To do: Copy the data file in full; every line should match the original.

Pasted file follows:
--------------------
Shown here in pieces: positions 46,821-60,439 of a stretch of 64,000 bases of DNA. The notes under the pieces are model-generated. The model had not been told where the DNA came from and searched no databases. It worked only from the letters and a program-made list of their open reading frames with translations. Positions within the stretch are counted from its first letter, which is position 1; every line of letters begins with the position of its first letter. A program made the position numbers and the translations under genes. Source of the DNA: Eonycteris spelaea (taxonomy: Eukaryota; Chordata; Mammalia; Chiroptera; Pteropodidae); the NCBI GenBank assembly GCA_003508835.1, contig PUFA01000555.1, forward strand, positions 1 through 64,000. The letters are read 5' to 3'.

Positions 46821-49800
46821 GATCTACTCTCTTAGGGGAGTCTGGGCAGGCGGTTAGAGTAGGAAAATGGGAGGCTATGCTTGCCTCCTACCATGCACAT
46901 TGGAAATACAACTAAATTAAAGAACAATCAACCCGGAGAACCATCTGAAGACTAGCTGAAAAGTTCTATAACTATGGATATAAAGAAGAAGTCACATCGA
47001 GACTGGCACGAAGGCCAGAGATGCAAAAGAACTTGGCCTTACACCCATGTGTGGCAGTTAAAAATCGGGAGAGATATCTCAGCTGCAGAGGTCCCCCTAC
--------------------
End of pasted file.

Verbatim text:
Shown here in pieces: positions 46,821-60,439 of a stretch of 64,000 bases of DNA. The notes under the pieces are model-generated. The model had not been told where the DNA came from and searched no databases. It worked only from the letters and a program-made list of their open reading frames with translations. Positions within the stretch are counted from its first letter, which is position 1; every line of letters begins with the position of its first letter. A program made the position numbers and the translations under genes. Source of the DNA: Eonycteris spelaea (taxonomy: Eukaryota; Chordata; Mammalia; Chiroptera; Pteropodidae); the NCBI GenBank assembly GCA_003508835.1, contig PUFA01000555.1, forward strand, positions 1 through 64,000. The letters are read 5' to 3'.

Positions 46821-49800
46821 GATCTACTCTCTTAGGGGAGTCTGGGCAGGCGGTTAGAGTAGGAAAATGGGAGGCTATGCTTGCCTCCTACCATGCACAT
46901 TGGAAATACAACTAAATTAAAGAACAATCAACCCGGAGAACCATCTGAAGACTAGCTGAAAAGTTCTATAACTATGGATATAAAGAAGAAGTCACATCGA
47001 GACTGGCACGAAGGCCAGAGATGCAAAAGAACTTGGCCTTACACCCATGTGTGGCAGTTAAAAATCGGGAGAGATATCTCAGCTGCAGAGGTCCCCCTAC